Two new studies explore how pollution affects the brain
USC researchers are investigating the impact of fine particle pollution on child brain growth and in older women who aren’t eating enough fish.
A pair of recently published USC studies add to our growing understanding of how fine particle pollution — the tiny, inhalable pollutants from cars and power plants — impacts our brains.
The first study, published in Environment International, found that these fine particles — known as PM2.5 — may alter the size of a child’s developing brain, which may ultimately increase the risk for cognitive and emotional problems later in adolescence.
“At this young age, the neurons in children’s brains are expanding and pruning at an incredible rate. As your brain develops, it wants to create efficient pathways,” said lead author Megan Herting, an assistant professor at the Keck School of Medicine of USC. “If these pathways are altered by PM2.5 exposure, and different parts of the brain are maturing and making connections at different rates, that might set you up for individual differences later on.”
USC, located in what the American Lung Association frequently cites as the most polluted city in the nation, is home to a robust air pollution research program. Findings from its studies have led to changes in state and federal guidelines to improve air quality standards. One of its cornerstones is the USC Children’s Health Study, one of the largest and most detailed studies of the long-term effects of air pollution.
Herting’s team used MRI scans from nearly 11,000 children aged 9 and 10 from 21 cities across the United States and matched each scan with yearly pollution data for each child’s residence. This is the first study of its kind to show that, even at relatively low levels, current PM2.5 exposure may be an important environmental factor that influences patterns of brain development in American children.
When they compared highly exposed kids with those who had less exposure to PM2.5, they saw differences. For example, areas associated with emotion were larger in highly exposed kids, while other areas associated with cognitive functioning were smaller.
Herting plans to follow the progress of the children, who are part of the ABCD Study, the largest long-term study of brain health and child development in the United States.
Eating fish could help protect women’s brains against fine particle pollution
The second study, published in Neurology, found that omega-3 fatty acids from consuming fish may protect against PM 2.5-associated brain shrinkage in older women.
Previous USC research showed that women in their 70s and 80s who were exposed to higher levels of air pollution experienced greater declines in memory and more Alzheimer’s-like brain atrophy than their counterparts who breathed cleaner air.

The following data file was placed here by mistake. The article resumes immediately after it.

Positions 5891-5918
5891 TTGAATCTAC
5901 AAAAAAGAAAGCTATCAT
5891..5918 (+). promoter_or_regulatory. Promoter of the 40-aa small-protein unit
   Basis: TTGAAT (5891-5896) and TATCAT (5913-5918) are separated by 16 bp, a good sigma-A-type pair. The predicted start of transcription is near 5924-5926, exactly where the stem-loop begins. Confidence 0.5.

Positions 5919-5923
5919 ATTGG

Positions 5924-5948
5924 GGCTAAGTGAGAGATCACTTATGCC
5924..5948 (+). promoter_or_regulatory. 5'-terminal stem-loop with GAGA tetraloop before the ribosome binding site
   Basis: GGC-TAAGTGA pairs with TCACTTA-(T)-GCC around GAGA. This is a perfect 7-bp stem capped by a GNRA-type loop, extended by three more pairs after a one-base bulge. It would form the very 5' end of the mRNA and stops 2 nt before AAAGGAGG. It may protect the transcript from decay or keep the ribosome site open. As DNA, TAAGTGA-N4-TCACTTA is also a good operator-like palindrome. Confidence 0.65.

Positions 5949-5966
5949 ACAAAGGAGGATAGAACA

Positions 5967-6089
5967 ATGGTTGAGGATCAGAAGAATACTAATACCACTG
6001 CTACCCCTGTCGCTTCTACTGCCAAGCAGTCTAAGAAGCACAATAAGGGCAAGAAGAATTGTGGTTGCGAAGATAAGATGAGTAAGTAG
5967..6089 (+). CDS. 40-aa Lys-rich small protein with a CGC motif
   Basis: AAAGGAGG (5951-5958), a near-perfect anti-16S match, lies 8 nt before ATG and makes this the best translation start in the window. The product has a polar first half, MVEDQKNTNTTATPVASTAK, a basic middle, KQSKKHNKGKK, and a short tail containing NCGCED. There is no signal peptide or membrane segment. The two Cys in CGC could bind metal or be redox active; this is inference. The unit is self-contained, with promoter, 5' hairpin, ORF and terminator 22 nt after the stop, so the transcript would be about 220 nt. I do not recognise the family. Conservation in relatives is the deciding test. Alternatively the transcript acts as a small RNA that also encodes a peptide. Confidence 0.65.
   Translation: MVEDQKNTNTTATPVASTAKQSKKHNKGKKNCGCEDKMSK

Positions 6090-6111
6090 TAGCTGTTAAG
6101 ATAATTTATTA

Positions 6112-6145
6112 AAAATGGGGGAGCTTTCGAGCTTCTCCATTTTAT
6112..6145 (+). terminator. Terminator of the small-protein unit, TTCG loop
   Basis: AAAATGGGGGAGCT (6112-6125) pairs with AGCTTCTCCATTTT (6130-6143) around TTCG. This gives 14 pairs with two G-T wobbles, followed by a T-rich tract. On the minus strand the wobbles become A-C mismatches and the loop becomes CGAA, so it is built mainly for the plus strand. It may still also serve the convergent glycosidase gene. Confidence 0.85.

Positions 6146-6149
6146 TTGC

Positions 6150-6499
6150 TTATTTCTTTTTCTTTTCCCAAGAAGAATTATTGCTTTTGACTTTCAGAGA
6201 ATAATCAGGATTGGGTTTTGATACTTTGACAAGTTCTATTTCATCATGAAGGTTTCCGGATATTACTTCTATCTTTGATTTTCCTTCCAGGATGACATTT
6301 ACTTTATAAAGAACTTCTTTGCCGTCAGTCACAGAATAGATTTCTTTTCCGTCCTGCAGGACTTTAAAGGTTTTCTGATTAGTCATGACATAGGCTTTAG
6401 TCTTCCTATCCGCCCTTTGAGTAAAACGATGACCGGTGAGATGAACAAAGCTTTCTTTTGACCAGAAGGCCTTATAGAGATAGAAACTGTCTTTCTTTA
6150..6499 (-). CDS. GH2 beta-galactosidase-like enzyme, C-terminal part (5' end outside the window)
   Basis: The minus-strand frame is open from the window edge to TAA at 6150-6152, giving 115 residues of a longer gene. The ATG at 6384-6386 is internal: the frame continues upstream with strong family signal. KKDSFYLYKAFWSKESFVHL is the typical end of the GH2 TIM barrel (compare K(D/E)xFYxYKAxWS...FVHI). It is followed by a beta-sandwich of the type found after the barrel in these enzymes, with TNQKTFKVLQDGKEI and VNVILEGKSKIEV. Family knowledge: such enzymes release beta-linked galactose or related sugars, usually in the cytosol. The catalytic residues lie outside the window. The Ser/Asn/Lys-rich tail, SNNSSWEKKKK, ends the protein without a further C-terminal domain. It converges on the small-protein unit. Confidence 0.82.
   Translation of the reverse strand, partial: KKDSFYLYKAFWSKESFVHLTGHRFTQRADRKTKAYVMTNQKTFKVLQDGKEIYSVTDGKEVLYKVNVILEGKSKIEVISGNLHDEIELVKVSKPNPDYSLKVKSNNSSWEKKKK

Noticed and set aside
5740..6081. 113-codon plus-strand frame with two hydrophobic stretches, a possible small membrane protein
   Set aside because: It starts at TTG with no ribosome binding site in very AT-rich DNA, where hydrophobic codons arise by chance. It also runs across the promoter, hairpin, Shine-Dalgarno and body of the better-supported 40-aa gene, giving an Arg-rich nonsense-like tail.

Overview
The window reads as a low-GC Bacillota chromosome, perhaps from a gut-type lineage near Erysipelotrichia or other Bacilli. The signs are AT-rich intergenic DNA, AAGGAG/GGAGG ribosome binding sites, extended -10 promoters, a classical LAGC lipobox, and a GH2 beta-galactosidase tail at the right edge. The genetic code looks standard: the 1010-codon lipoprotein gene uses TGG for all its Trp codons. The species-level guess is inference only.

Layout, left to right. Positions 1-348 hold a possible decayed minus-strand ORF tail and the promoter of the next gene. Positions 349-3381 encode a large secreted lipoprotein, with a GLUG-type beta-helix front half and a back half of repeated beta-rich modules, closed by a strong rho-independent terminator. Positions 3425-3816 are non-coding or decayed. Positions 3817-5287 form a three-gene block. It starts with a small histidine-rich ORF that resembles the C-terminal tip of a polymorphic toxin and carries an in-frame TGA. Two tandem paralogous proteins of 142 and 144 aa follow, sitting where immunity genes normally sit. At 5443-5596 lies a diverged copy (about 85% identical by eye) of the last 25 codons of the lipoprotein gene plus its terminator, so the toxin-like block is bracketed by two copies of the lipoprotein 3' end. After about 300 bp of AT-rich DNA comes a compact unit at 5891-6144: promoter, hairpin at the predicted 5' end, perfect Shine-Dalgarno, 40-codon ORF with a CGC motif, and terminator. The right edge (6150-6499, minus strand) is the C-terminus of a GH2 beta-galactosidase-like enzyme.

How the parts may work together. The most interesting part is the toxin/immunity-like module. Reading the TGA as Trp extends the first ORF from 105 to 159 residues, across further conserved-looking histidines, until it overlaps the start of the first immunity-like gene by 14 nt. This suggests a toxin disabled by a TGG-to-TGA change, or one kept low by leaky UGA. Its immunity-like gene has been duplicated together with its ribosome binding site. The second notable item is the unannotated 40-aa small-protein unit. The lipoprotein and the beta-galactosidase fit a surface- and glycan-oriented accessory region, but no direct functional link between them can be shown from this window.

For this study, researchers looked at the brain MRIs of 1,315 women aged 65 to 80 and blood test results to determine levels of healthy omega-3 fatty acids in their blood.
“We found that women with higher blood levels of omega-3s had larger volumes of white matter in their brains. Women living in locations with higher PM2.5 tended to have smaller white matter in their brains, but such damage that may be caused by PM2.5 was greatly reduced in women with high blood levels of omega-3 fatty acids,” said corresponding author Jiu-Chiuan Chen, an associate professor at the Keck School of Medicine of USC.
The brain’s white matter, in contrast to gray matter, makes up most of the volume of the brain. It is the vast, intertwining system of neural connections that unites different regions of the brain that perform various mental operations. White matter loss may be an early marker of Alzheimer’s disease.
About the Environment International study: In addition to Herting, other authors of the study include Dora Cserbik, Jiu-Chiuan Chen, Rob McConnell, Elizabeth R. Sowell, Daniel A. Hackman, all of USC; Kiros Berhane of Mailman School of Public Health of Columbia University; Eric Kan of Children’s Hospital Los Angeles; Joel Schwartz of Harvard T.H. Chan School of Public Health; and Chun C. Fan of UC San Diego.
The study was supported with grants from the National Institute of Environmental Health Sciences (P30ES007048-23S1, 3P30ES000002-55S1, P01ES022845), the Environmental Protection Agency (RD 83587201, RD 83544101) and the Rose Hills Foundation. The larger ABCD study is also supported by the National Institutes of Health (U01DA041048, U01DA050989, U01DA051016, U01DA041022, U01DA051018, U01DA051037, U01DA050987, U01DA041174, U01DA041106, U01DA041117, U01DA041028, U01DA041134, U01DA050988, U01DA051039, U01DA041156, U01DA041025, U01DA041120, U01DA051038, U01DA041148, U01DA041093, U01DA041089, U24DA041123 and U24DA041147).
About the Neurology study: In addition to Chen, other authors of the study include Xinhui Wang and Helena Chui of Keck; Cheng Chen and Ka He of Columbia University; Pengcheng Xun of Indiana University; Joel Kaufman of the University of Washington; Kathleen Hayden and Mark Espeland of Wake Forest School of Medicine; Eric Whitsel, Marc Serre and William Vizuete of University of North Carolina Chapel Hill; Tonya Orchard of Ohio State University; and William Harris of the University of South Dakota.
The study was supported with grants from the National Institutes of Health (R01AG033078, RF1AG054068 and RF1AG056111) and the National Institute of Environmental Health Sciences (R01ES025888).
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